Ex vivo cultured neuronal networks emit in vivo-like spontaneous activity

Kazuki Okamoto, Tomoe Ishikawa, Reimi Abe, Daisuke Ishikawa, Chiaki Kobayashi, Mika Mizunuma, Hiroaki Norimoto, Norio Matsuki, Yuji Ikegaya

Research output: Contribution to journalArticlepeer-review

15 Citations (Scopus)


Spontaneous neuronal activity is present in virtually all brain regions, but neither its function nor spatiotemporal patterns are fully understood. Ex vivo organotypic slice cultures may offer an opportunity to investigate some aspects of spontaneous activity, because they self-restore their networks that collapsed during slicing procedures. In hippocampal networks, we compared the levels and patterns of in vivo spontaneous activity to those in acute and cultured slices. We found that the firing rates and excitatory synaptic activity in the in vivo hippocampus are more similar to those in slice cultures compared to acute slices. The soft confidence-weighted algorithm, a machine learning technique without human bias, also revealed that hippocampal slice cultures resemble the in vivo hippocampus in terms of the overall tendency of the parameters of spontaneous activity.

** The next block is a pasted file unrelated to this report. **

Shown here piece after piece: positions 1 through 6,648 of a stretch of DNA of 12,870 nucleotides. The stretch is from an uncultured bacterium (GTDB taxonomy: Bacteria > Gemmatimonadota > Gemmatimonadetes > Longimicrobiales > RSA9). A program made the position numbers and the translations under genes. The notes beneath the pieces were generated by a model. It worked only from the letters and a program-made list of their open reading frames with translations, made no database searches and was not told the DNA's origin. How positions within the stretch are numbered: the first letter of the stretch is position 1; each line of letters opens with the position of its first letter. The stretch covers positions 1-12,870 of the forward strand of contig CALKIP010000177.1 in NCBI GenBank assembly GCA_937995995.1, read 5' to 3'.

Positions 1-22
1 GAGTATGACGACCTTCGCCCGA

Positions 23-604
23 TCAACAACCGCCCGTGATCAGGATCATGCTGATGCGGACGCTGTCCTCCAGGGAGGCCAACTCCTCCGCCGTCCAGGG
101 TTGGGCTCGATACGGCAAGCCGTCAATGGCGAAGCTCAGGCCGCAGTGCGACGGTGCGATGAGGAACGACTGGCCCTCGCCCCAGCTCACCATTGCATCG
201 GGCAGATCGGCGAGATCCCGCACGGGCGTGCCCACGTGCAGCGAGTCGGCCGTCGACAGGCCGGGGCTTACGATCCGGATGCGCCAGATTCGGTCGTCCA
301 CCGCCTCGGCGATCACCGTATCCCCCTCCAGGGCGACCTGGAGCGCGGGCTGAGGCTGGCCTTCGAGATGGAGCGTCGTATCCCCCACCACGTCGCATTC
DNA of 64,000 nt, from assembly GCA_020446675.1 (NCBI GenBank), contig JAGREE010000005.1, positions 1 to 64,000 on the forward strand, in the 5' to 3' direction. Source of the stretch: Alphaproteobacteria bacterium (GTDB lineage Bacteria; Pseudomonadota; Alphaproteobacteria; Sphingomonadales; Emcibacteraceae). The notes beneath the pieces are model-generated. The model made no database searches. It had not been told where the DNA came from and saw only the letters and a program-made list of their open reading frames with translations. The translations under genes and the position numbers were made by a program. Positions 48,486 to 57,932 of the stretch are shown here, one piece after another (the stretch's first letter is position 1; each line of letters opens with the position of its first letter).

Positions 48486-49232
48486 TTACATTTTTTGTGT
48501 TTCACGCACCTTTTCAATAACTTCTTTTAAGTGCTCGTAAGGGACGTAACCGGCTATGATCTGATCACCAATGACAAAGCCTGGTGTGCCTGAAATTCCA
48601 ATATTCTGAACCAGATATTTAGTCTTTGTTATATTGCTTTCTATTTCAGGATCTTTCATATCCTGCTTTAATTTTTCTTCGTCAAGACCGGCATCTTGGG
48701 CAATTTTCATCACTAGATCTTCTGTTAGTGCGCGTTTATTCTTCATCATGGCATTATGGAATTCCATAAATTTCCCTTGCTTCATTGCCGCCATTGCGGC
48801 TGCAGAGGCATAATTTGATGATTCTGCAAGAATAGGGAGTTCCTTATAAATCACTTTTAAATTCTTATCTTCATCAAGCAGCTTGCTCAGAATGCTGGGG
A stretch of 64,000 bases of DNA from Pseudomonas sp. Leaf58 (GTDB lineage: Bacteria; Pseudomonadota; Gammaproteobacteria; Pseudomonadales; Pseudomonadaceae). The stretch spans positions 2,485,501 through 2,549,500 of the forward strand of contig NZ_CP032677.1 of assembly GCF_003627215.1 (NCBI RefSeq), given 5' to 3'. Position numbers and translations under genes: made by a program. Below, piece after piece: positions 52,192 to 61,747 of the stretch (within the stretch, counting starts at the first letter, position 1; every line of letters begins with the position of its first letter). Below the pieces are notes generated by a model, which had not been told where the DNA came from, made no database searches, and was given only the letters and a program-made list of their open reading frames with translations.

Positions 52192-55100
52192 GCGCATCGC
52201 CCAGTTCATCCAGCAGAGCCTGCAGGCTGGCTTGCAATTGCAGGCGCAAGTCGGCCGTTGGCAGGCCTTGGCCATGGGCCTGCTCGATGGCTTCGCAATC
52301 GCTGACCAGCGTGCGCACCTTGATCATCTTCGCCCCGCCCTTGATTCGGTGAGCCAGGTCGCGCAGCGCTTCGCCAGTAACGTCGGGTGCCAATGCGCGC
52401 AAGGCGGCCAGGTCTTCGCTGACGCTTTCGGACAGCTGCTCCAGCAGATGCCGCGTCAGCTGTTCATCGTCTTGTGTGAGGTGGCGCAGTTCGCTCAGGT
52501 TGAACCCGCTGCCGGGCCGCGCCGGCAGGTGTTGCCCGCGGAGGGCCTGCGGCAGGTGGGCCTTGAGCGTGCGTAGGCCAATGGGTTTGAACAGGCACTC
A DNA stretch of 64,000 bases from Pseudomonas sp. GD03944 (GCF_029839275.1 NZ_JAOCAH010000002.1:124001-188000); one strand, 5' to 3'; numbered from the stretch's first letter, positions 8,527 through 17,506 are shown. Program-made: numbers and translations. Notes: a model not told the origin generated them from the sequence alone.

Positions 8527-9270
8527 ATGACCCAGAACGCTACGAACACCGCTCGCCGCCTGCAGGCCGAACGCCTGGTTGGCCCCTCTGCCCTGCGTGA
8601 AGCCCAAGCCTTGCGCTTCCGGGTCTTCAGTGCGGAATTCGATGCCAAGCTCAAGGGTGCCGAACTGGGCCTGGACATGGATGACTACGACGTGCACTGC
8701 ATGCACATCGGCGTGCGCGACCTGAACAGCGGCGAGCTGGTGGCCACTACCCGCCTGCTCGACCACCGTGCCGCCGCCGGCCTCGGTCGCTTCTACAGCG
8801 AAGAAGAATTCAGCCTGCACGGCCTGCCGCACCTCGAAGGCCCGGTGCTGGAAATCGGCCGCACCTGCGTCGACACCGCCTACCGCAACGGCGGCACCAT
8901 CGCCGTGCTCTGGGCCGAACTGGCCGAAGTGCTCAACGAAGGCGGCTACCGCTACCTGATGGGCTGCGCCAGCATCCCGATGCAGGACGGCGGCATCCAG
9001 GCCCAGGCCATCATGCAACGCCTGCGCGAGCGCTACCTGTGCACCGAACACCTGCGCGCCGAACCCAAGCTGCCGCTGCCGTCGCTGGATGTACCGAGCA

Original languageEnglish
Pages (from-to)421-431
Number of pages11
JournalJournal of Physiological Sciences
Issue number6
Publication statusPublished - 2014 Sept 11
Externally publishedYes


  • Machine learning algorism
  • Slice culture
  • Soft confidence-weighted learning
  • Spontaneous activity

ASJC Scopus subject areas

  • General Medicine


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